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dc.contributor.advisorWatson, Robert Lewisen_US
dc.contributor.authorCaffey, Randy D.
dc.date.issued2012
dc.date.submitted2012 Springen_US
dc.descriptionTitle from PDF of title page (University of Missouri--Columbia, viewed on August 28, 2012).en_US
dc.descriptionThe entire thesis text is included in the research.pdf file; the official abstract appears in the short.pdf file; a non-technical public abstract appears in the public.pdf file.en_US
dc.descriptionDissertation advisor: Dr. Robert Watsonen_US
dc.descriptionIncludes bibliographical references.en_US
dc.descriptionVita.en_US
dc.descriptionEd. D. University of Missouri-Columbia 2012.en_US
dc.descriptionDissertations, Academic -- University of Missouri--Columbia -- Educational leadership and policy analysis.en_US
dc.description"May 2012"en_US
dc.description.abstractThere has been an ever increasing percentage of beginning teachers who leave the teaching profession within the first five years. The overall purpose of this study was to gain insight into servant leadership characteristics and the impact on new teacher retention. The researcher implemented quantitative research methods to investigate the relationship between servant leadership of principals and beginning teacher's job satisfaction and intent to stay. Data was gathered via two surveys to collect data on beginning teacher perception of servant leadership characteristics displayed by their principal and servant leadership traits which contribute to beginning teacher job satisfaction and intent to stay. Participants included beginning teachers currently employed in south-central Missouri. For this study, a random sample was collected from beginning teachers with five years teaching experience or less. The participants included Missouri certified teachers at various grade levels and areas of certification. The study yielded a high rate of response from survey participants. Data analysis revealed a positive perception by beginning teachers of their principals' servant leadership characteristics. Correlations showed a statistically significant, positive relationship between servant leadership and beginning teacher job satisfaction. In addition, correlations showed a statistically significant, positive relationship between servant leadership and beginning teacher intent to stay. This study has implications for public school administration by highlighting servant leadership characteristics including empowerment, vision, agapao love, and humility.en_US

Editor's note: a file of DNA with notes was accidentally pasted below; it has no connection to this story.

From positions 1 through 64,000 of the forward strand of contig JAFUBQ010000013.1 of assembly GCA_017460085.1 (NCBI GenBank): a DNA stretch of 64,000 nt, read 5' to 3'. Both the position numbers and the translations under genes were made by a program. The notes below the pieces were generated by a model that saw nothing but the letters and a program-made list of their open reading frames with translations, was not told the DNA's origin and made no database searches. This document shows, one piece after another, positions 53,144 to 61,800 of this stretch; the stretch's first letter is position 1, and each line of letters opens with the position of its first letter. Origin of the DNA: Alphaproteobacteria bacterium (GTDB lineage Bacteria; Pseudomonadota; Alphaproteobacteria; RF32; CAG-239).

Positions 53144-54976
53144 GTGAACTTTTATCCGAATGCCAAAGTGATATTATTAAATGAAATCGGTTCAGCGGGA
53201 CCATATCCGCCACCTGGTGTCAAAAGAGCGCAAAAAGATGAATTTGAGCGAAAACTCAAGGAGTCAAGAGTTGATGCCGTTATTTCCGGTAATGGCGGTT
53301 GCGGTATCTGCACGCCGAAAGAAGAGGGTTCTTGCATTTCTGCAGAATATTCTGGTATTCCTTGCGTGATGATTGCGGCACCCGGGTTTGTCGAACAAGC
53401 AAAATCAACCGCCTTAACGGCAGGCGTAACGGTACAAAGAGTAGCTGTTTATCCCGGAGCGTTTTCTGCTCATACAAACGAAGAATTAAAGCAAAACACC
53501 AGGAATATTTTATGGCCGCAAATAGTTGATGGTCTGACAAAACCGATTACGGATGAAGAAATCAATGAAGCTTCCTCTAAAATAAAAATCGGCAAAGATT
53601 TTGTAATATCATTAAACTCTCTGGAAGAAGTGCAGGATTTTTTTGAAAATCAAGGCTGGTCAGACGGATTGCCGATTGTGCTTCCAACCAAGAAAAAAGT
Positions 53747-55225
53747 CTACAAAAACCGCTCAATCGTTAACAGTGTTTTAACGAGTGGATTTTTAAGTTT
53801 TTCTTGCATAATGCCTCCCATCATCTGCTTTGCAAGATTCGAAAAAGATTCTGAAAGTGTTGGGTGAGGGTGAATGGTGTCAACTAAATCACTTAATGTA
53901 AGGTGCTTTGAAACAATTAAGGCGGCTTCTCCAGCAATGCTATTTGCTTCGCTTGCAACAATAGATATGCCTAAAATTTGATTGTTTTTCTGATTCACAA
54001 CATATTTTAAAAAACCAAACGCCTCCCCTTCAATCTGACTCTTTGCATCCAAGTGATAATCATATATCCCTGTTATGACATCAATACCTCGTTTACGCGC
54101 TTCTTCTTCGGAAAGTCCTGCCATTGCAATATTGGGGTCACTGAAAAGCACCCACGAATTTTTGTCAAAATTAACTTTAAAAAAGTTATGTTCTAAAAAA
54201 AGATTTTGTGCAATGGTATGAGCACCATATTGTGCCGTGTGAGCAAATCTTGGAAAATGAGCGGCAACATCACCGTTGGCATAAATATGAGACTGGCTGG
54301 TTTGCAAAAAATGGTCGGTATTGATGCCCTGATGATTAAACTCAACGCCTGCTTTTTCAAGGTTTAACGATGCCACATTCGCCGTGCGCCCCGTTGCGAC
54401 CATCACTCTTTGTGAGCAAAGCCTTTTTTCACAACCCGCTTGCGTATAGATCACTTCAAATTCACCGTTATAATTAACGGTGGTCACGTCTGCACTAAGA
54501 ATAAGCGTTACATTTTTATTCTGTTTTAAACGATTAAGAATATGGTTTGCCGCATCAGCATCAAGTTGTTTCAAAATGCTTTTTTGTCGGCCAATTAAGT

dc.format.extentix, 137 pagesen_US
dc.identifier.otherCaffeyR-042312-D693
dc.identifier.urihttp://hdl.handle.net/10355/14981
dc.publisherUniversity of Missouri--Columbiaen_US
dc.relation.ispartof2012 Freely available dissertations (MU)en_US
dc.relation.ispartofcommunityUniversity of Missouri-Columbia. Graduate School. Theses and Dissertations. Dissertations. 2012 Dissertations
dc.subjectteacher attritionen_US
dc.subjectteacher retentionen_US
dc.subjectjob satisfactionen_US
dc.subjectservant leadershipen_US
dc.titleThe relationship between servant leadership of principals and beginning teacher job satisfaction and intent to stayen_US
dc.typeThesisen_US
thesis.degree.disciplineEducational leadership and policy analysisen_US
thesis.degree.grantorUniversity of Missouri--Columbiaen_US
thesis.degree.levelDoctoralen_US
thesis.degree.nameEd. D.en_US


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